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We had doughnuts for breakfast (4 for 10 soles, how could I resist?!) and tracked down a bank and a satsumary and some last-minute postcards. Just after 11am a taxi picked us up and we made our way to the airport. Vendors were making the most of the traffic lights, jumping into the queues to sell nuts, cigarettes, plastic filing wallets and huge wooden models of sailing ships. At the airport we checked in, paid our departure tax and then wrote postcards and emails until it was time to board the plane. They made me x-ray all my films again, despite me explaining that I had a lot of machines to go through, which I was a bit unhappy about. The effect on film is cumulative, so I'm going to have to get them developed as soon as possible.
We were flying with LanChile and I decided I liked them immediately: we had little handsets that let me play tetris and video poker for three hours. I won a couple of thousand dollars, but unfortunately it was all just pretend. We flew through a pretty sunset and over some mountains, possibly the Andes, and the computer map on the screen was upside down, so that south was up, which upset me.
Chile is an hour ahead and we landed at about 7. By 7.30 we'd collected our bags, made it through immigration and customs (our bags were all x-rayed again), bought bus tickets and were sitting on the bus that would take us straight to the hostel. We arrived at 8 and it took us a while to find the hostel, even asking friendly policemen (with guns), because it had no sign. I liked Santiago immediately, though, it was really autumnal, great plane trees lining the roads, fog-shrouded streetlamps and people wrapped up against the cold. The traffic was calm and orderly, the cars were new and dentless, even the tatty buildings looked more permanent than in most of the places we've been in the last few weeks. It really felt like I imagine Christmas shopping in London or Oxford to feel like, if Christmas shopping were a good thing.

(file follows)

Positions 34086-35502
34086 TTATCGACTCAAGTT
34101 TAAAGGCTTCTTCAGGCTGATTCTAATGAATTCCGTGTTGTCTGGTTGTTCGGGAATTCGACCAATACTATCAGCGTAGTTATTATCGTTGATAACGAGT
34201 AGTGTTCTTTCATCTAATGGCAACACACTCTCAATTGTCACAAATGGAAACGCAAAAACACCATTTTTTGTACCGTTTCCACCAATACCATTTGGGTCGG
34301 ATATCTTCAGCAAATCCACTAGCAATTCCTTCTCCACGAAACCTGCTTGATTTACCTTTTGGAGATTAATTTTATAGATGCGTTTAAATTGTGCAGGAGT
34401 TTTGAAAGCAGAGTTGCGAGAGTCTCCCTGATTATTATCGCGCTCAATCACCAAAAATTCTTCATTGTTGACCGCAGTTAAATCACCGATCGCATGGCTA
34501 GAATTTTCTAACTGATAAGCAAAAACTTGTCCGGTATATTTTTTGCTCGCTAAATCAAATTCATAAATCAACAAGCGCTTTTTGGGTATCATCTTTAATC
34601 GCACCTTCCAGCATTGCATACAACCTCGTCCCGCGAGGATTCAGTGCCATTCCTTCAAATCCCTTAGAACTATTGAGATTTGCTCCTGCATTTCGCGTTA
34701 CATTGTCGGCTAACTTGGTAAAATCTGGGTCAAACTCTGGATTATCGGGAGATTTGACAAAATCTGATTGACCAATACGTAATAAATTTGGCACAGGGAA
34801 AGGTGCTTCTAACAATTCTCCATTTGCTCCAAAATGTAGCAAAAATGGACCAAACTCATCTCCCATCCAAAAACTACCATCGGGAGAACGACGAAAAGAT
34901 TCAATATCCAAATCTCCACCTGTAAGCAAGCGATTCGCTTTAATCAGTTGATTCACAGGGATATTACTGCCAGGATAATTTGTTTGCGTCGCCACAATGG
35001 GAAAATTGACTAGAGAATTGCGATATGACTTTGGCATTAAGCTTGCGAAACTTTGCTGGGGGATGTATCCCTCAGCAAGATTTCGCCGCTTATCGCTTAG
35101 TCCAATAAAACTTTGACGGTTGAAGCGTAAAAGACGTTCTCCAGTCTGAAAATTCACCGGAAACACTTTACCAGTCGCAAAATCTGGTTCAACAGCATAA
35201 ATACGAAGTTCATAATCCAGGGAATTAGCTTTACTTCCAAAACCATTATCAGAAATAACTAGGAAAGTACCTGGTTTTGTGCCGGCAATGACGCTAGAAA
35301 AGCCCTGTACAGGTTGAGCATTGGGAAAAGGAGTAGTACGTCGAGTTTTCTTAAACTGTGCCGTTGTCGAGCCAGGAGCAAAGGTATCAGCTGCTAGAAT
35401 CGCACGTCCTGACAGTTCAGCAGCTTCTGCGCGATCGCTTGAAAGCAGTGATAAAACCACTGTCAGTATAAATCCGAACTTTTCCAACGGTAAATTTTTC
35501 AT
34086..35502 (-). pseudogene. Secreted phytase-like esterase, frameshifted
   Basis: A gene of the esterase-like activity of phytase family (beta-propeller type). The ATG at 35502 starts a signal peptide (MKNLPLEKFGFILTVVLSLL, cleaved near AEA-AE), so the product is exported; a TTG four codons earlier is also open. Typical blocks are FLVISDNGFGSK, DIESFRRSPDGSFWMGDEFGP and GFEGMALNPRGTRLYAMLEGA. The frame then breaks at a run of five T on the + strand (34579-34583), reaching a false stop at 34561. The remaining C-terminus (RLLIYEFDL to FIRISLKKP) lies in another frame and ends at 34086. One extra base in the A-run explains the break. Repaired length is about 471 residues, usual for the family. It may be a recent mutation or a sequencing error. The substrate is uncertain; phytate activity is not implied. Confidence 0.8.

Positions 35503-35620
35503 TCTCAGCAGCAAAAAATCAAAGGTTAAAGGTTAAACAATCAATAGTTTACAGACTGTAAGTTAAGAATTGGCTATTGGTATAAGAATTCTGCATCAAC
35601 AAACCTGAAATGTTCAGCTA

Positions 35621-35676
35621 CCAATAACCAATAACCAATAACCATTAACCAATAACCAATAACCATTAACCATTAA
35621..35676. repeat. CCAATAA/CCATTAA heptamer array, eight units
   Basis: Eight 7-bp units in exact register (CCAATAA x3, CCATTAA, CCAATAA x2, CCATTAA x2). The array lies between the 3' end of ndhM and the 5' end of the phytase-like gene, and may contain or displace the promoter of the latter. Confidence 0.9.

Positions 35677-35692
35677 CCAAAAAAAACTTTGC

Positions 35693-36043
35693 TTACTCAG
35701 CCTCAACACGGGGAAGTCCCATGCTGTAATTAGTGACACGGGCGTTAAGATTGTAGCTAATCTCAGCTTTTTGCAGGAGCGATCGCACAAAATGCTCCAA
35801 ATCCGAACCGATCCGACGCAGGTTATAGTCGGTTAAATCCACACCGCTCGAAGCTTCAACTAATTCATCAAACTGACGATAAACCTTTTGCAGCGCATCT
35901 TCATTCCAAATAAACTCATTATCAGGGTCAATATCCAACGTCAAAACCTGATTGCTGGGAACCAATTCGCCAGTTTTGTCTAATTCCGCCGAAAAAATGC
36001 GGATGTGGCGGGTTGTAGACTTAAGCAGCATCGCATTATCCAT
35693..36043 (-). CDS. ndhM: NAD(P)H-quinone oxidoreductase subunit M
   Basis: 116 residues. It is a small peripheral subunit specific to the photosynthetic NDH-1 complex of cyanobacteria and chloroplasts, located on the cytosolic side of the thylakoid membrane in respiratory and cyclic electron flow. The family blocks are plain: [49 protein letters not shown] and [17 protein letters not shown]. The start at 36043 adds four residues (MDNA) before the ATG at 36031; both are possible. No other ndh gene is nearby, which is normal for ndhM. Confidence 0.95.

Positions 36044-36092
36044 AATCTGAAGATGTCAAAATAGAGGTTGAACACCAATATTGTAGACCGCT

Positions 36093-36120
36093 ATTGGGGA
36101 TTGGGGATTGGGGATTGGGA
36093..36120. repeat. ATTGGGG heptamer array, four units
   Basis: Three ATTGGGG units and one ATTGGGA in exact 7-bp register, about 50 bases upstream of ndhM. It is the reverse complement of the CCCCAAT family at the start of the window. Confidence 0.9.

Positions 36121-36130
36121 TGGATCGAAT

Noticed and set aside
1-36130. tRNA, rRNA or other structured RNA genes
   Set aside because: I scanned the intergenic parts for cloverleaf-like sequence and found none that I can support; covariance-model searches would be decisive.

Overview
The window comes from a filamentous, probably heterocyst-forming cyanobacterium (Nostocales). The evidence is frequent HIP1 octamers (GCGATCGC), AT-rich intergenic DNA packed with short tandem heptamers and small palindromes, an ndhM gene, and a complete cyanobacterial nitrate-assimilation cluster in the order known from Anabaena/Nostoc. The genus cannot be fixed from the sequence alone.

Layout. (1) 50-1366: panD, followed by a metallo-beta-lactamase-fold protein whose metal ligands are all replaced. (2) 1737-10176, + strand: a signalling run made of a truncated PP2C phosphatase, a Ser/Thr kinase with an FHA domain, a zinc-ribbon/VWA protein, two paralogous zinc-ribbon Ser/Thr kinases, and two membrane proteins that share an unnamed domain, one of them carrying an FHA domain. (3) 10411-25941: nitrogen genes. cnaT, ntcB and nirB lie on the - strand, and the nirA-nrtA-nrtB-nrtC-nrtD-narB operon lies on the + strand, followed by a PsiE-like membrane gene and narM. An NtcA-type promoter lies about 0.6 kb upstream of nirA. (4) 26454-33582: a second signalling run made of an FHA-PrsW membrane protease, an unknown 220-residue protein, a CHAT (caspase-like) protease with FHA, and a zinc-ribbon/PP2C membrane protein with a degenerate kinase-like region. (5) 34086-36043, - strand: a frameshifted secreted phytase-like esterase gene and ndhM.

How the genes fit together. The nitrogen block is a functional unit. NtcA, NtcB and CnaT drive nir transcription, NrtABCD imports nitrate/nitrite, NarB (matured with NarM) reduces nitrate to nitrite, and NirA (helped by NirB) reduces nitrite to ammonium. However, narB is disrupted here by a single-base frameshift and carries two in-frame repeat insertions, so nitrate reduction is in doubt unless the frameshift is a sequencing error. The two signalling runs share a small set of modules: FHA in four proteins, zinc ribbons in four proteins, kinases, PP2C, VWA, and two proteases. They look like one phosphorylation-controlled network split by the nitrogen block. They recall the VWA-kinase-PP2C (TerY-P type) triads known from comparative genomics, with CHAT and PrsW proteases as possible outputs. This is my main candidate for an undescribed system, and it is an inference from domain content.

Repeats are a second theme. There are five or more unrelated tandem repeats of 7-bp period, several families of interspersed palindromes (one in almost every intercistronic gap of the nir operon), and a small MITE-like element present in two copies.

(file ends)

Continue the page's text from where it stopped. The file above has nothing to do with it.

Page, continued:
The hostel, when we'd tracked it down, was very surprising. It's a huge Georgian-style mansion with 14-foot ceilings and massive shuttered windows, parquet flooring and marble fireplaces, but it's as if a bunch of (very rich) students live here. The furniture is very nice, smart, but there's very little of it, and it's all comfy leather settees and huge communal dining tables. The kitchen is enormous but there are only three saucepans; the glass-fronted fridge is full of labelled carrier bags. Our room has a single light bulb and two bunk beds, that's it. I got the top one: Mikey promised me that he'd swap if I fell out.
There was a list of nearby ammenities on the wall in the hall, one of which was a supermarket, so we went out to explore. One and a half blocks later we were in the largest food shop since Waitrose in Cheltenham in March, and there were real things here, not just a shop with bottled water and crackers and the occasional bag of crisps. We found cheddar, real, live cheddar cheese, fresh bread, fruit, salad, the whole lot, things I've been dreaming of for so long! Mikey didn't let me buy Frosties for breakfast though, but I'm working on him.
After one of the nicest cheese and cucumber sandwiches in a very long time, we called it a night. And I didn't fall out of the bed, but I was very still, all night, just in case.
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